Review: Solanin by Asano Inio
This week marks the release of one of the more
highly-anticipated manga of the publishing year, A Girl on the Shore from Asano Inio. In 2010, I reviewed an earlier
piece by him, Solanin, and I wanted
to revisit that work before I wrote about his latest comic.
Solanin is a slice
of life comic about the lives of a bunch of mid tweny-somethings who are out of
college and trying to figure out what they are doing with their lives. Meiko
Inoue, the main character, quits her office job to live off her savings, while
her boyfriend Naruo Taneda works a part-time job that can’t pay rent. Meiko,
discontent with laying around, and the feeling of stagnation in her
relationship with Naruo, pushes him to get his college band back together to
record an album and pursue their dreams. Things play out in a fairly expected
manner until in a quick and static chapter, Naruo dies in a motor vehicle
What strikes me about Solanin
in general is how much time Inio spends in the heads of his characters in the
first two-thirds of the comic, and how Inio uses Naruo’s death as a catalyst
for the action of the remainder. I think as a whole, the book suffers for that
lack of balance – Solanin spends much
of its time in the weeds, and the ending feels rushed by comparison. His quirky
male characters seem to be there to offset the moody darkness of Meiko, but
mostly they seem like a distraction rather than humorous.
But it’s clear that while Inio is developing as a creator
and hasn’t completely gotten his feet under him, Solanin shows the promise of his later work. The use of metaphor of
Solanin is a decent example;
throughout the comic, Meiko’s parents send vegetables to her in Tokyo from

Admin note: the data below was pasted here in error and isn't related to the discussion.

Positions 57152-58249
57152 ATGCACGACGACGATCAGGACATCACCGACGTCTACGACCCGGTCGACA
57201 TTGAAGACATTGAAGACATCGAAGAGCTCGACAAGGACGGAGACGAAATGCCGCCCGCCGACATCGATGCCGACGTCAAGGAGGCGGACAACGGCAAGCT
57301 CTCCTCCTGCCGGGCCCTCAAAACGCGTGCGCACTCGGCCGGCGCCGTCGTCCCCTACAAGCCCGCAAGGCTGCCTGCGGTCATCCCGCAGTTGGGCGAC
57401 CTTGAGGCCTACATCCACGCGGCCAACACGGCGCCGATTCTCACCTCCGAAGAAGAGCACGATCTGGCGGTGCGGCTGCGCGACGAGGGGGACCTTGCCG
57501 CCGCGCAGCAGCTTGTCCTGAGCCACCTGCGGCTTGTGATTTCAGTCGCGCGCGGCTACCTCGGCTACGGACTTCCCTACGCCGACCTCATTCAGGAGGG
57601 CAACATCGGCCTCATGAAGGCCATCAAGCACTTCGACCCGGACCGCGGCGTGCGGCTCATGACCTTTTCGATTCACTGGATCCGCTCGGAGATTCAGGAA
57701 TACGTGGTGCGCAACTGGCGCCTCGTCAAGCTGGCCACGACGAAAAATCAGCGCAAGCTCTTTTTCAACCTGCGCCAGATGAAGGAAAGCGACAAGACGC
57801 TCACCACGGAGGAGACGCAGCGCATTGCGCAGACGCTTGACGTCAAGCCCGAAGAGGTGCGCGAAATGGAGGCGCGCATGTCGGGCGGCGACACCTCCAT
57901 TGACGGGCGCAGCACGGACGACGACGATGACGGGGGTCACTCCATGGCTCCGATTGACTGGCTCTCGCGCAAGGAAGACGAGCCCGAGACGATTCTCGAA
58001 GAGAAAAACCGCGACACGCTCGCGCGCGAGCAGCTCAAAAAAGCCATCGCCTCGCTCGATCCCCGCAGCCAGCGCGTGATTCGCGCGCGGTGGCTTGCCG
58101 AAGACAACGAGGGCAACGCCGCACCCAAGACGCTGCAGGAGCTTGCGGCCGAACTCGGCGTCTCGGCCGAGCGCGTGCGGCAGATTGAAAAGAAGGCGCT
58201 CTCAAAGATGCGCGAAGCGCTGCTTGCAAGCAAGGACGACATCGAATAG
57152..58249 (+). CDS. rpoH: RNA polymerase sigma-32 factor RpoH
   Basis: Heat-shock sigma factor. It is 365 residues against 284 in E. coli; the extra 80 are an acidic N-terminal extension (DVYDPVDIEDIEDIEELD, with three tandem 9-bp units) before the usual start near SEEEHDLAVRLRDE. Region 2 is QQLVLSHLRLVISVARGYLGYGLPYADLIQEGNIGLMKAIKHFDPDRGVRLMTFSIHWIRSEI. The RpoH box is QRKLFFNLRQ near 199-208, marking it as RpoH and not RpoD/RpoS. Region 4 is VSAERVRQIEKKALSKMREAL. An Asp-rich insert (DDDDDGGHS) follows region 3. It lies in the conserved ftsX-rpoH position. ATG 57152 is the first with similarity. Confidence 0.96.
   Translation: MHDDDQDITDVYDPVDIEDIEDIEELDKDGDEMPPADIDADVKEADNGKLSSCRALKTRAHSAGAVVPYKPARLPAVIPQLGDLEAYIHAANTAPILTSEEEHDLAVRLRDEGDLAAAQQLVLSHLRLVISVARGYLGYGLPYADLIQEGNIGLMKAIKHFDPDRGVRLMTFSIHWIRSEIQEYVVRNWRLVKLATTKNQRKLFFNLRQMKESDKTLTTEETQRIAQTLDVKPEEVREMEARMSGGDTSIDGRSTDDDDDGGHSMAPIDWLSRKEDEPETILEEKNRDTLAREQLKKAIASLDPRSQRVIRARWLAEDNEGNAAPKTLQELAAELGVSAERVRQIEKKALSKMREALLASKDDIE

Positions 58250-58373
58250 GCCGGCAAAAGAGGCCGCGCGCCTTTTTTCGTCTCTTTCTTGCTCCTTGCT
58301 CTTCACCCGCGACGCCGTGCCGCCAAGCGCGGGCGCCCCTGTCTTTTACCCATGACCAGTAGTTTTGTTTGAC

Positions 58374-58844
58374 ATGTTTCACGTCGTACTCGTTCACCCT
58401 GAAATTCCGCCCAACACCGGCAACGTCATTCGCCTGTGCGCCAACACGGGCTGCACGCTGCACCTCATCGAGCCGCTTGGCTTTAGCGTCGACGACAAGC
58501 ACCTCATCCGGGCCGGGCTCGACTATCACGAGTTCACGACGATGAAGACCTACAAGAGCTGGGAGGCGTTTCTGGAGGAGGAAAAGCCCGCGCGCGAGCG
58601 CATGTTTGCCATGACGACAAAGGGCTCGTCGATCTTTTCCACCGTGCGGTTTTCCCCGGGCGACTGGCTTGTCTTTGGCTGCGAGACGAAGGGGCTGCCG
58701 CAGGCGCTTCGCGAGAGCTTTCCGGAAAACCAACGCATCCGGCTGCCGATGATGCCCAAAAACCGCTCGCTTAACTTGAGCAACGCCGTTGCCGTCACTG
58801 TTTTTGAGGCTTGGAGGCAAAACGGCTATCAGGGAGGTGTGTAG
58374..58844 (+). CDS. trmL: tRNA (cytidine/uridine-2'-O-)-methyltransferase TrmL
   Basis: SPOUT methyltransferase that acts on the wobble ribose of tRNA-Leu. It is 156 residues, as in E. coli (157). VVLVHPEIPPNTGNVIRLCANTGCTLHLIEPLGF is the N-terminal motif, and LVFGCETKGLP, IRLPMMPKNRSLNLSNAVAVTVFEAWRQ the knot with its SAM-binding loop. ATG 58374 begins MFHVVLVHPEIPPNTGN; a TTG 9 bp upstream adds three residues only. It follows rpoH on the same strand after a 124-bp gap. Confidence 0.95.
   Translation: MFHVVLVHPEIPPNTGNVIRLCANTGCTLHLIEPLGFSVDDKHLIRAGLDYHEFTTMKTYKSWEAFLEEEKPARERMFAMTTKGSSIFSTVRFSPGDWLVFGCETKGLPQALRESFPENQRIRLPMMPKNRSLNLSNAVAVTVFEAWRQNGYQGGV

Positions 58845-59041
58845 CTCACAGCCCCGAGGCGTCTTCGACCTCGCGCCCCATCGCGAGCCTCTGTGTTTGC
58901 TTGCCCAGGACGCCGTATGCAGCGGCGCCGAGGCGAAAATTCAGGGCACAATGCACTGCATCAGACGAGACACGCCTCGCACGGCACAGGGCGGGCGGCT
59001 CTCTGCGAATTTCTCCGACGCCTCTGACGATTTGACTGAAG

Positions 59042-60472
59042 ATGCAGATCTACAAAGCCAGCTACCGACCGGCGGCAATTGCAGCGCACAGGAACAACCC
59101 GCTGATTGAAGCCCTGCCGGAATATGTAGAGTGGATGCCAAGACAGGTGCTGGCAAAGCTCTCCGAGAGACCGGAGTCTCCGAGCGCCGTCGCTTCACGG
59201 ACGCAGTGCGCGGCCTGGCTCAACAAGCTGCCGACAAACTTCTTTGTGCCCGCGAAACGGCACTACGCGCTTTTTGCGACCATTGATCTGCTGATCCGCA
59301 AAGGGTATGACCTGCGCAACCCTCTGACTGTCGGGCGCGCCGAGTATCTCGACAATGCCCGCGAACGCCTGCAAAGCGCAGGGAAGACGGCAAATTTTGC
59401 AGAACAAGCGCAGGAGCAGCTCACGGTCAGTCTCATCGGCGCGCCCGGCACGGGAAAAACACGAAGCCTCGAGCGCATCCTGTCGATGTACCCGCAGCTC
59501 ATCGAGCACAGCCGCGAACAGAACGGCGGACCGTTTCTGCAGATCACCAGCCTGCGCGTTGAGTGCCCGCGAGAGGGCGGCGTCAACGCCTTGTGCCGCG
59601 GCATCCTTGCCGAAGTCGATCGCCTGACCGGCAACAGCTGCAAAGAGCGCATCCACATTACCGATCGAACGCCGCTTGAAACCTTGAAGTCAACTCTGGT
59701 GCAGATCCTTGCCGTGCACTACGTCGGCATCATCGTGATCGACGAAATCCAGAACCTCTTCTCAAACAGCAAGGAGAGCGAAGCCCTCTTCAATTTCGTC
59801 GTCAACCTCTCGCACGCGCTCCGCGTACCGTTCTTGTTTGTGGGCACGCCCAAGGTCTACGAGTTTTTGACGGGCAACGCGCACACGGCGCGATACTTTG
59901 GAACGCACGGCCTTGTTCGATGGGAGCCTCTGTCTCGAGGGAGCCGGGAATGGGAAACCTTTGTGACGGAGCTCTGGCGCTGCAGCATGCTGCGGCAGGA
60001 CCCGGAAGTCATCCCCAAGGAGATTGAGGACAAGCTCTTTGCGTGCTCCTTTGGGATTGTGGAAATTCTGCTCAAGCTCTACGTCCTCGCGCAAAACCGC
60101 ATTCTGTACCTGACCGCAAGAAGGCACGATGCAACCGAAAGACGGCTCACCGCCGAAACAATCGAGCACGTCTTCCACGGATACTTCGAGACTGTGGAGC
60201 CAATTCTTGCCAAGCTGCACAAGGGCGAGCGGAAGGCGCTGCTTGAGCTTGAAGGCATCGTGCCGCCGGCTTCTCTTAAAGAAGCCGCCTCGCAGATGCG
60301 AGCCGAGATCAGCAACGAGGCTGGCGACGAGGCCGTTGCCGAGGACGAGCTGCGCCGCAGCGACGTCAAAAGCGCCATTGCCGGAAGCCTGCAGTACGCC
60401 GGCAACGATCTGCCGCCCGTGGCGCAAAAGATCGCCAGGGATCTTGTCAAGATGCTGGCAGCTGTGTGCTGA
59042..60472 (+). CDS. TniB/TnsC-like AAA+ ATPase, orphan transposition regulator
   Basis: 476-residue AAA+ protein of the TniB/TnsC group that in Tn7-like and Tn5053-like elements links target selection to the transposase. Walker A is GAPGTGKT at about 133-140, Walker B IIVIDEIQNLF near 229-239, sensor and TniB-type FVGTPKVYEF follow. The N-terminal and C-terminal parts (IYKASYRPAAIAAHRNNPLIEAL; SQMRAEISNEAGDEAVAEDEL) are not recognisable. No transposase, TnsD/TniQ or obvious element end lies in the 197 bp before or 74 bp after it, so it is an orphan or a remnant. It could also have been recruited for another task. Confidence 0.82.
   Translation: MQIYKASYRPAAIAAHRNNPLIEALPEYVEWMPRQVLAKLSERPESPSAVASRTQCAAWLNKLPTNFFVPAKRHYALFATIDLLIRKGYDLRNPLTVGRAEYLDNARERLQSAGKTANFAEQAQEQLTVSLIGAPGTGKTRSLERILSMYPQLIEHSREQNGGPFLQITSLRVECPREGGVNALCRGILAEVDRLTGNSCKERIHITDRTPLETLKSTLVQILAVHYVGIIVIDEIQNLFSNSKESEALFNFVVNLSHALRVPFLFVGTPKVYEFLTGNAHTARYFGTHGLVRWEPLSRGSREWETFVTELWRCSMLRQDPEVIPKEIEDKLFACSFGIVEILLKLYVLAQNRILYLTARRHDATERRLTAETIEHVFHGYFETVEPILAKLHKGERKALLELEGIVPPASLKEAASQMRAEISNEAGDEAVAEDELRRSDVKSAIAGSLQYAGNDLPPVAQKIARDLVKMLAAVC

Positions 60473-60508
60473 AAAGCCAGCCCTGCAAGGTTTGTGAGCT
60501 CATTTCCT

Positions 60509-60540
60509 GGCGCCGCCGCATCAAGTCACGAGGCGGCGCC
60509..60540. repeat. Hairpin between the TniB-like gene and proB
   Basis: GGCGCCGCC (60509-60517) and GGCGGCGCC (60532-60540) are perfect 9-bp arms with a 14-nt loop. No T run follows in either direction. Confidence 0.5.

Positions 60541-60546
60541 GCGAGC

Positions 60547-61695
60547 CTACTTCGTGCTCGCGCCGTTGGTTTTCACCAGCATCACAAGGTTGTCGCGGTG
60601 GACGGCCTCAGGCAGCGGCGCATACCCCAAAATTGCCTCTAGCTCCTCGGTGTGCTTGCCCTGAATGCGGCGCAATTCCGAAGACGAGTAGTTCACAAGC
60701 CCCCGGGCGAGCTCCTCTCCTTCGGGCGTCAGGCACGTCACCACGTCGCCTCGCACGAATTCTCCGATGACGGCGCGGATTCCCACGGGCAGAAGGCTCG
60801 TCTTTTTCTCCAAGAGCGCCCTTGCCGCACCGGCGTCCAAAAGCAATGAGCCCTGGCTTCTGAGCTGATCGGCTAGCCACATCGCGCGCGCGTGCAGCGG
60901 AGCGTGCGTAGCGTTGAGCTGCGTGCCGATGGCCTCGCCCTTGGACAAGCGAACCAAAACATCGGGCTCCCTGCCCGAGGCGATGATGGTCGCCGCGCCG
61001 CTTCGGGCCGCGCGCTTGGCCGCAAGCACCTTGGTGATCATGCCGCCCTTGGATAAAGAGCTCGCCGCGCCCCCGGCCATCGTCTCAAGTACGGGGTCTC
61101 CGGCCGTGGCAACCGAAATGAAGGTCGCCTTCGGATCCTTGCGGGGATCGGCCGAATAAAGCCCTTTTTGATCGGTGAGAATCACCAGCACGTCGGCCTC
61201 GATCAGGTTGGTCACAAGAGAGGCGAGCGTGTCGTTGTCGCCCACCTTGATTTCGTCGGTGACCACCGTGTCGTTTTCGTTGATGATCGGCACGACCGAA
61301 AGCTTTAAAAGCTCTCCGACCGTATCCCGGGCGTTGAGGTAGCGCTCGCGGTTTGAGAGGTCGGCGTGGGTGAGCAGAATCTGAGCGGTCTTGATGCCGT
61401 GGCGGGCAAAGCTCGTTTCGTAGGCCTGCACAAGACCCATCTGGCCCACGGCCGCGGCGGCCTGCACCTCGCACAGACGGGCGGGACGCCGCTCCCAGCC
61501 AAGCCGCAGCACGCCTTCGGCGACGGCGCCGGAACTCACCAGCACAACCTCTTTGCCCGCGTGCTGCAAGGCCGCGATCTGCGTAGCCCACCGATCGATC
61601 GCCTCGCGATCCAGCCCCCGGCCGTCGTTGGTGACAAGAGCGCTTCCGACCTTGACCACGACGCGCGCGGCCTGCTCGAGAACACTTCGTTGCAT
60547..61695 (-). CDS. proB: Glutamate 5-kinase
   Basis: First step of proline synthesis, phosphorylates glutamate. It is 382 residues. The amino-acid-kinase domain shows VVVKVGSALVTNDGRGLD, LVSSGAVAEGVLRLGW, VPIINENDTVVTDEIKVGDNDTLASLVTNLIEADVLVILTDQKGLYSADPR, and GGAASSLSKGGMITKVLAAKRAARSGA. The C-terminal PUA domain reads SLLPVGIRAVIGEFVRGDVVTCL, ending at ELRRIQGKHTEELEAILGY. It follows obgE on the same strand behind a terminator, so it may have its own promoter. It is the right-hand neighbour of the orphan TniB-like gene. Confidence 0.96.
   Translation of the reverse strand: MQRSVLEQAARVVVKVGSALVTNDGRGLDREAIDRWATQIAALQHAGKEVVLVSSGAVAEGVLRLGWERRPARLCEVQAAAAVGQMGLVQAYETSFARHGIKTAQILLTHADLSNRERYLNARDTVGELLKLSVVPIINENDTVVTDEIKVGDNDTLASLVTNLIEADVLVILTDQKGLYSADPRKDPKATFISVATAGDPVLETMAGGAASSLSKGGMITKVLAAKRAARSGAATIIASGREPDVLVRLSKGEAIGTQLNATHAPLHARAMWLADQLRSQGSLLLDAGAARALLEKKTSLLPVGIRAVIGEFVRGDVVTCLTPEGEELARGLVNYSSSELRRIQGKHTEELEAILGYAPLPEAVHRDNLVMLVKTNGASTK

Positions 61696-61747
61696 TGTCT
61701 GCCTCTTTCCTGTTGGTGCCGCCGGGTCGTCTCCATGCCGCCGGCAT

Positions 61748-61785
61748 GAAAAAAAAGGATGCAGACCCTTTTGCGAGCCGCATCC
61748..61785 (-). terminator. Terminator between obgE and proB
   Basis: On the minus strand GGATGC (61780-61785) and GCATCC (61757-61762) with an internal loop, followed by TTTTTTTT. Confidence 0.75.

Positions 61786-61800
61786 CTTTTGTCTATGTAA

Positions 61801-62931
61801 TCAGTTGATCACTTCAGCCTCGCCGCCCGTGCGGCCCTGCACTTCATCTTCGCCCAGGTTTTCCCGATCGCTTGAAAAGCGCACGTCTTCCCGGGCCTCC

rural Japan, which rot because they never get eaten. That idea of decay, the
dispersing of relationships and death of friendships that happens because time
happens, and not because of any big explosion, is resonant. Inio also uses music
as a driving force, one that keeps the group of friends together after Naruo’s
death and continues to help his survivors build new relationships and grow.
The illustration for Solanin is a bit
shaky in places, but it’s an indication of what’s to come in A Girl on the
Shore. Inio’s faces are expressive and wide, but backgrounds feel traced
from photographs, at time to a distracting degree. There are points where it
seems the image of popular actor or talk-show host has been cut and paste right
into the page, which feels odd given the rest of characters’ detailed drawing.
Solanin is, at its
best, a comic that explores the listlessness and sometimes hopelessness of that
time in your mid-twenties, when you aren’t truly young any longer, and you
start to realize that with each decision you make, you shut doors on alternate
paths. In that mindset Inio’s own angst about graduation and finding success
as a cartoonist is palpable. Solanin
is a somewhat rocky introduction to Asano Inio’s cartooning. But it’s a book
that continues to hold up since its original publication 10 years ago, and it’s an excellent way to start reading Inio’s manga before picking up the new work that is coming out
for the first time in English in 2016.
Solanin is published in English by Viz Media. They will also be publishing Goodnight Punpun, Asano Inio’s most recent comic. Volume 1 will be released in March.
A Girl on the Shore is published by Vertical Comics.